I frequently have to convince people to look beyond the raw numbers and consider the end result in evaluating their equipment. If not, then no one would ever even try to produce images using mid-level mounts, much less actually produce some excellent images. The raw numbers for mid-level mounts simply easy to view as poor. It is very easy to feel disappointed with a mount that has "poor" PE numbers even though it is possible to produce excellent images with it. That is certainly true with this system as well. What does it really matter what the numbers look like if the end result is good images? I have to agree that for the person who owns the equipment, it makes very little difference. But for the person considering owning the equipment, it makes a world of difference. The numbers are just something that are easy to hang your hat on when making a decision, like weeding out resumes of recent grads on a first pass based on GPA. The reality is that a mount with large but very smooth PE may easily outperform a mount with much smaller but very noisy total error when it comes to imaging, depending on the equipment used. The problem here is actually the LX800, not the LX850.

While people might be difficult to sway with a new design/technology in general, after the first release, it is simply going to be that much harder to change people's perception, and it should be. Neither side is really wrong in their position in this case, it's just how it is because of the past experience. Whether this mount will succeed or fail is yet to be seen, but either way, it is simply going to be harder to convince people of its success. The only thing that will overcome this problem is more data and results from more sources. If not enough people purchase the mount and supply data and results to change people's current perception, that doesn't mean the LX850 is bad, it really just means that the LX800 was bad.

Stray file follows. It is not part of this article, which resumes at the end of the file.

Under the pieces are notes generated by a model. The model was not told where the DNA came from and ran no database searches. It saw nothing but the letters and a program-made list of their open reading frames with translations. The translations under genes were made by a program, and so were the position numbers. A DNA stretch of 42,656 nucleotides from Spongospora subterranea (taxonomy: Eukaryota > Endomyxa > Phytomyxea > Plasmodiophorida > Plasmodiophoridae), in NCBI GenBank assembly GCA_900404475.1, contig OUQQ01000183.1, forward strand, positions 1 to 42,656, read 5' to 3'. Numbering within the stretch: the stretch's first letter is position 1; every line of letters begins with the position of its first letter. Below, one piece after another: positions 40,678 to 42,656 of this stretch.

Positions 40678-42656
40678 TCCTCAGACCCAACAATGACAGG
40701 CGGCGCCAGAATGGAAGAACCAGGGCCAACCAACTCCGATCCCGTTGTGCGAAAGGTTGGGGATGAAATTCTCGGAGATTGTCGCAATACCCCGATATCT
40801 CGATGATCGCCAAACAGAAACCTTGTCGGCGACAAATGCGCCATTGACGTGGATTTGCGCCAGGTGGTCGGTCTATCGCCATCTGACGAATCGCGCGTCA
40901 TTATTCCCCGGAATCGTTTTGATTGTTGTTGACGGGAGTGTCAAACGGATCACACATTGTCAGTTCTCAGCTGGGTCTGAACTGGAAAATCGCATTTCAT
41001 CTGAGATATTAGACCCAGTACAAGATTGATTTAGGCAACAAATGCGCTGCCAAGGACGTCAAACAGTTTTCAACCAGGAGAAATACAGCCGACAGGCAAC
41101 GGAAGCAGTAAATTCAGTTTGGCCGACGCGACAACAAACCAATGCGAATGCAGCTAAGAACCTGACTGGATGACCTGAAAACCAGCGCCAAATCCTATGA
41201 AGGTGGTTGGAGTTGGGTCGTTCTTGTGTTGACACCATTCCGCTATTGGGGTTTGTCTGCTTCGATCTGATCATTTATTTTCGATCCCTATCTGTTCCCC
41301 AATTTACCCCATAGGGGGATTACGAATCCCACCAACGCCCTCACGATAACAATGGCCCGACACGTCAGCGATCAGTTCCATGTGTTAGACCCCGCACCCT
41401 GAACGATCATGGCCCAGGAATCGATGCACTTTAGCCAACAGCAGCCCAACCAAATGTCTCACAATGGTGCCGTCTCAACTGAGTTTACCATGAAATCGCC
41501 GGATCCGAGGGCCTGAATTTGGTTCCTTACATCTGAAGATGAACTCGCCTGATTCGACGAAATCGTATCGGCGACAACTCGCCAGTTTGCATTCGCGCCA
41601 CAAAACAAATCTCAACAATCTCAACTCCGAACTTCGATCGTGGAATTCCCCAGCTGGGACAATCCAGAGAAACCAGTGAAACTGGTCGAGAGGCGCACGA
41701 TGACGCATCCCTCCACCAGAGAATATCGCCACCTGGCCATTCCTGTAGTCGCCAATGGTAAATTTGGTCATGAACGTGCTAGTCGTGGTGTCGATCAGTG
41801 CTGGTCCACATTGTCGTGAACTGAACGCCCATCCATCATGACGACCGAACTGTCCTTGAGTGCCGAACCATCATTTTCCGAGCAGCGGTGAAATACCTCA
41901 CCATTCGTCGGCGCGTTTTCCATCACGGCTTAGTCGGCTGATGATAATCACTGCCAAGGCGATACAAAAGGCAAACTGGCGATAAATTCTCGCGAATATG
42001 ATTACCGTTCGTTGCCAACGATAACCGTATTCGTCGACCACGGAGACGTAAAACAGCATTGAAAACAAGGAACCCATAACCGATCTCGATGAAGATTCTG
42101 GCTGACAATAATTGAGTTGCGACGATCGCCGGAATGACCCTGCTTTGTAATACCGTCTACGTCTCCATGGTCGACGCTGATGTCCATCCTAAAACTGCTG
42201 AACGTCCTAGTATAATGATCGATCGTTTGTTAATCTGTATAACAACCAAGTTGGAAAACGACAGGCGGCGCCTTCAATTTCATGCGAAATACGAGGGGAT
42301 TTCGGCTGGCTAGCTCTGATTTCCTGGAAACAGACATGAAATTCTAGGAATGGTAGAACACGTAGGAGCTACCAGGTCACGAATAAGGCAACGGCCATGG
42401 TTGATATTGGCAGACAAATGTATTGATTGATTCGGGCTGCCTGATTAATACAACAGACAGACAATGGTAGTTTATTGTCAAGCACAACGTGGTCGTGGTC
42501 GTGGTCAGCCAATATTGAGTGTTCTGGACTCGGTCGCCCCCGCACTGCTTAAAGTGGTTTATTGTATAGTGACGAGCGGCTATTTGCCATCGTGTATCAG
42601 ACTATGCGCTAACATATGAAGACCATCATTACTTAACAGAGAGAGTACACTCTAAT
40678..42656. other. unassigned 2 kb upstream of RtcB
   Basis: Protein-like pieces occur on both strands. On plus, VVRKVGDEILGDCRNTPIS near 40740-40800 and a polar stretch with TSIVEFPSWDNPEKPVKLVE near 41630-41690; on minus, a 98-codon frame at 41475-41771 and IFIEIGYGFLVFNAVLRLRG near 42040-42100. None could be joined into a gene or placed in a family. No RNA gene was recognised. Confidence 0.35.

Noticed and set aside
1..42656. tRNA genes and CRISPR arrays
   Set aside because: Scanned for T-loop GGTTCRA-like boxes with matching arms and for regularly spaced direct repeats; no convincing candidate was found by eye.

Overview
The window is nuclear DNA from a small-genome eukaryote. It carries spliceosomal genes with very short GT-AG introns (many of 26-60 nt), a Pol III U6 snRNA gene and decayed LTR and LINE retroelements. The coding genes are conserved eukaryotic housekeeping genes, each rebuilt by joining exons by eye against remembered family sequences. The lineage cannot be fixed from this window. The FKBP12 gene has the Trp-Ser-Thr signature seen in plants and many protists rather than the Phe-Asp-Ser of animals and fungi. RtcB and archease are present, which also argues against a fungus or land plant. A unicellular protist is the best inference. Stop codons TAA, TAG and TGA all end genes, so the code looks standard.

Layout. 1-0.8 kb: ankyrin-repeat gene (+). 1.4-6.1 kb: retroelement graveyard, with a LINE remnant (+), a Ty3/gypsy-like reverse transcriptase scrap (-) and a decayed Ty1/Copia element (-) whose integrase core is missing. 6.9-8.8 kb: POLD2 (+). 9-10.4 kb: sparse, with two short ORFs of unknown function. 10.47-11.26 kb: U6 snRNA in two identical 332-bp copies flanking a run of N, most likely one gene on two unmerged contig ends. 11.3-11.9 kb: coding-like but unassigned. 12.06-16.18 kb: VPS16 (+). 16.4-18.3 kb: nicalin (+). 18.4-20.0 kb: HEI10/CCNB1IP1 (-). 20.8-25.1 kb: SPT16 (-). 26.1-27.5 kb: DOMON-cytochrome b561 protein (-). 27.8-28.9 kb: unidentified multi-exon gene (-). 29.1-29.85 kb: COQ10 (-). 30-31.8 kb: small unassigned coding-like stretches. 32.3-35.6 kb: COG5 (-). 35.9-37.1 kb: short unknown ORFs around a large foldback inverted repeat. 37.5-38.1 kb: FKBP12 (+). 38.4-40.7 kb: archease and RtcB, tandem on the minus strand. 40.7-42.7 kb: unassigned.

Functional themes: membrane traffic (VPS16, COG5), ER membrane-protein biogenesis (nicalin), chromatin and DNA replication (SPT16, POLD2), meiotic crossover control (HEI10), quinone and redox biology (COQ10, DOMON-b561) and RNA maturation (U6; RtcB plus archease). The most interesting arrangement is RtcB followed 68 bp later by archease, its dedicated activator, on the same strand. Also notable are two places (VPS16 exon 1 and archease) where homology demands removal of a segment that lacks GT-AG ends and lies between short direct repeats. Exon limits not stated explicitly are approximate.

#156 Starhawk

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Posted 01 June 2013 - 02:46 AM

Andrew,

On the star trails method, I've usually been able to get enough movement from a dead reckoning plop down of the mount to get decent trails.

The 30 minutes is just to make sure to get at least three turns of the worm. All the stars in the image will have the same wave form, so it's good to have a range of magnitudes (Usually you will- just don't use a star cluster or nebula and it will work). There's something very visceral I find with this kind of data- I know what my mount did. Even if the Polaris had over 40" RMS, I knew what I was seeing.

The target doesn't need to be a given star- just something with a known image scale in the catalog. So, in my case, I wrote a spreadsheet to take the RA/DEC coordinates of objects and turn them into an angular separation I could use in drive excursion scaling.

I need to root around. I have some darned interesting images from a Vixen Polaris, a Celestron C5+, and a Celestron NexStar SE mount.

-Rich

#157 OzAndrewJ

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Posted 01 June 2013 - 03:01 AM

Gday Andrew

True, no one has said significant errors, but there seems to be doubts as to the quality or sufficiency of my plot.



I would say its more that no one knows one way or another yet.
You mention you design/fly satellites???